A well-known advocate for the homeless has been suspended from his position as executive director of the Atlantic City Rescue Mission.

Officials have not given a reason for the suspension, although some observers speculate it may have been as a result of clashes he had with other officials on the issue of homelessness in Atlantic City.

Bill Southrey, 57, of Absecon, said his suspension started sometime last week, beginning as a leave of absence before he was told he was suspended. Southrey said Wednesday he was not given a reason.

“I don’t want to go on speculation,” he said. “I’m waiting for a definitive reason.”

The mission’s board of trustees Chairman Bob Stahler confirmed the suspension but declined to go into the details.

“Out of respect for his 30-plus years with us, I’m declining comment,” said Stahler, who works as a teacher’s aide and leader of the Great Commission Baptist Church in Cape May Court House. “He was very faithful to his work.”

A replacement has not been named for Southrey. His voicemail message at the mission referred callers to Daniel Brown, the group’s chief operating officer.

Southrey has worked at the mission for 32 years in various positions, including as director of ministries.

He recently clashed with Atlantic County Executive Dennis Levinson on the issue of homelessness. Levinson has been working to curb the practice of out-of-county homeless residents being sent to Atlantic City. Levinson also has suggested that the mission operate a satellite office in the city and the main headquarters in another part of the county.

Southrey and Levinson locked horns earlier this year on the Harry Hurley In the Morning radio show. Levinson said Southrey and the mission ran advertisements in a Philadelphia newspaper that Levinson said would entice the homeless to come to Atlantic City. Southrey said the ad was for fundraising and not a solicitation, suggesting that Levinson was a liar.

Levinson said Wednesday he was surprised to learn of Southrey’s suspension and did not know the reason behind it.

“It saddens me that he has to go through a public humiliation. Here is a man, who for a long period of time, did extremely good work,” Levinson said. “Hopefully he will be remembered for the good things rather than the present situation.”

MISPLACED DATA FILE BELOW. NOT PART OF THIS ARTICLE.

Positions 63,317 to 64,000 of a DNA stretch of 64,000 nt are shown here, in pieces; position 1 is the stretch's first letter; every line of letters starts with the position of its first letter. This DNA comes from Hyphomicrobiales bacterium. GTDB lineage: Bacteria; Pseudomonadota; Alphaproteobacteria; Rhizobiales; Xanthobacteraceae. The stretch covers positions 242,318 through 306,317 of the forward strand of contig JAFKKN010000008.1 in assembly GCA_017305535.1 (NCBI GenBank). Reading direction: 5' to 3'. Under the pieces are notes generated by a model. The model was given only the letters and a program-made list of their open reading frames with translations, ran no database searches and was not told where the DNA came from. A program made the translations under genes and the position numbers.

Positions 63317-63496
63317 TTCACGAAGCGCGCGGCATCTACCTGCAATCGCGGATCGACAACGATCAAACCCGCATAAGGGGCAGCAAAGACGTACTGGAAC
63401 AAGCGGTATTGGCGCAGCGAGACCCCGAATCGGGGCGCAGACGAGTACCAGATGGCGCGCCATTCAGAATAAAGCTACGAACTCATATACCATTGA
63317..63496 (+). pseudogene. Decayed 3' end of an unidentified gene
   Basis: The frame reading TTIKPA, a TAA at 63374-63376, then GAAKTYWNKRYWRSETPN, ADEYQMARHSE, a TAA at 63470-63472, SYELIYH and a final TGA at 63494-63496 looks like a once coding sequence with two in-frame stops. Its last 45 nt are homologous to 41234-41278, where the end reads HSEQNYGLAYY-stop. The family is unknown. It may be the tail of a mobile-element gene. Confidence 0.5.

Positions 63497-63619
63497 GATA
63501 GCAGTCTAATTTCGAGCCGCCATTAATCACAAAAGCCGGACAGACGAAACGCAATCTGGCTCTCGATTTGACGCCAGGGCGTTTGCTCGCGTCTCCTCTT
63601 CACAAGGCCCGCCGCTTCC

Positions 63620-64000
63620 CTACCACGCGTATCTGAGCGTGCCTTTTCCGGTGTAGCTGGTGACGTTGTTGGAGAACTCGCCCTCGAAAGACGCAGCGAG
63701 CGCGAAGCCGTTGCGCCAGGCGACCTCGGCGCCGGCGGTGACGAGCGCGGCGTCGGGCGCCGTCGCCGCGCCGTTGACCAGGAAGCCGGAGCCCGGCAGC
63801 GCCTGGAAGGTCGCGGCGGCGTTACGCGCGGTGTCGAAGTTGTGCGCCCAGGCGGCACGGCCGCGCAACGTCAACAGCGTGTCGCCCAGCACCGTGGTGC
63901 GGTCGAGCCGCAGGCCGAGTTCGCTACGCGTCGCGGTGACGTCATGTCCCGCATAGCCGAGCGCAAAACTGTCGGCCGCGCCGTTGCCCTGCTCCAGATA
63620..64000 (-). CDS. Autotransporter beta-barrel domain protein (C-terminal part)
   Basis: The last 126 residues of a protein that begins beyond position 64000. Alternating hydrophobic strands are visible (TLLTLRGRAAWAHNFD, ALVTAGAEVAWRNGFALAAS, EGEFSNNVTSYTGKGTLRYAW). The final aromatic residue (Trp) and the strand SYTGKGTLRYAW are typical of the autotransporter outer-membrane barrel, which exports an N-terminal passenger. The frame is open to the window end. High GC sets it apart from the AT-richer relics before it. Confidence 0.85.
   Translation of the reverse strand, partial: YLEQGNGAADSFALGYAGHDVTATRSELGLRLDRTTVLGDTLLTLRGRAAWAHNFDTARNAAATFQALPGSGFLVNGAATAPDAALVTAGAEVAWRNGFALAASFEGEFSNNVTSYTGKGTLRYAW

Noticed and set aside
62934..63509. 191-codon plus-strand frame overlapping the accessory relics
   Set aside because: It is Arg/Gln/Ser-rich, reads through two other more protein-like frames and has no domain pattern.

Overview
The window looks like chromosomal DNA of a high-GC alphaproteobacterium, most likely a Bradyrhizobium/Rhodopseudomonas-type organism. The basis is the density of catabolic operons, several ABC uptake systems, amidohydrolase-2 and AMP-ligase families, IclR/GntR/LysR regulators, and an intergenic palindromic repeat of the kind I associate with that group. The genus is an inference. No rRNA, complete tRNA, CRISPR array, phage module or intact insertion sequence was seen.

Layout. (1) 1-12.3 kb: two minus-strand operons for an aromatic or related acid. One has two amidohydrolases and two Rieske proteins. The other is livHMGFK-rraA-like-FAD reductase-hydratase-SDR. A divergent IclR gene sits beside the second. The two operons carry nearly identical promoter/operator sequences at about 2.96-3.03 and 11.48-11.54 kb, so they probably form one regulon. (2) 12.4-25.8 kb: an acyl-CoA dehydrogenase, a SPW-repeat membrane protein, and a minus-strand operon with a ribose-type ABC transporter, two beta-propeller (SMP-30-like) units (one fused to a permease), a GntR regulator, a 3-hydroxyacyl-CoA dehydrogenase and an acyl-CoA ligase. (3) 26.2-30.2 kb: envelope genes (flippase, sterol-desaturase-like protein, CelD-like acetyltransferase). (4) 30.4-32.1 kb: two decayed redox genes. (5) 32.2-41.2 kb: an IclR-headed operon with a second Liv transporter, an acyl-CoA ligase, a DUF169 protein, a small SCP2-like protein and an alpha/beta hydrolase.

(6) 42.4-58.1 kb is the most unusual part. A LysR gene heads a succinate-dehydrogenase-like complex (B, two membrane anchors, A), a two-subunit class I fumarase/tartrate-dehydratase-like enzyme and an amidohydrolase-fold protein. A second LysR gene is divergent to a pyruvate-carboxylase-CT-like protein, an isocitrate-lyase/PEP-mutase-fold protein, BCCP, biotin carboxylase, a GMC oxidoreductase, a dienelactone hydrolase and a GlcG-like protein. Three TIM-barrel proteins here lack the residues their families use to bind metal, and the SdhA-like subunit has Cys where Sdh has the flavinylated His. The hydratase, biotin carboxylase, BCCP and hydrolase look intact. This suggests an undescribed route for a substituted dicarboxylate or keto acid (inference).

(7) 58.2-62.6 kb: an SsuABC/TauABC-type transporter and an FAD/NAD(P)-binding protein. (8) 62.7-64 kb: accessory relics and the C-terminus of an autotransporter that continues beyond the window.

Pinky Kravitz, a columnist for The Press of Atlantic City and a radio host on WOND, said the decision must have been made because the board didn’t believe Southrey represented their views.

“He’s been very outspoken,” Kravitz said of Southrey, adding the homeless advocate would sometimes take an antagonistic stance. “It’s been not as conducive as one could be to work together to resolve problems.”

Kravitz said he would hope a new leader would be named to the position.

“A good decision is someone who’s more amenable to the community,” Kravitz said.

Residents who have struggled with homelessness said Southrey was passionate about his work and one of their staunchest advocates.

“He’s bent over backwards to help the plight of the homeless,” said Arthurzillo Caldwell, 52, of Atlantic City, as he and others stood outside of the mission’s shelter on Bacharach Boulevard.

Nearly everyone who has used the shelter knows of Southrey, and nearly all of the men who have used the mission’s services have met him.

“The man has something special in his heart for the homeless,” said Jimmy Pyles, 55, of Atlantic City.

Caldwell said he believed the mission would be making a mistake if they were to not reinstate Southrey.

“It will be doing the mission a disservice,” Caldwell said. “I don’t think they’ll be able to find someone as passionate and committed as he is.”

At the same time, the mission will continue to help the homeless and serve its clients, according to other observers, such as Tom Gilbert, the Tourism District commander who also serves on a county taskforce on homelessness.

“The mission is more than one person,” Gilbert said. “There are so many good people contributing right now.”

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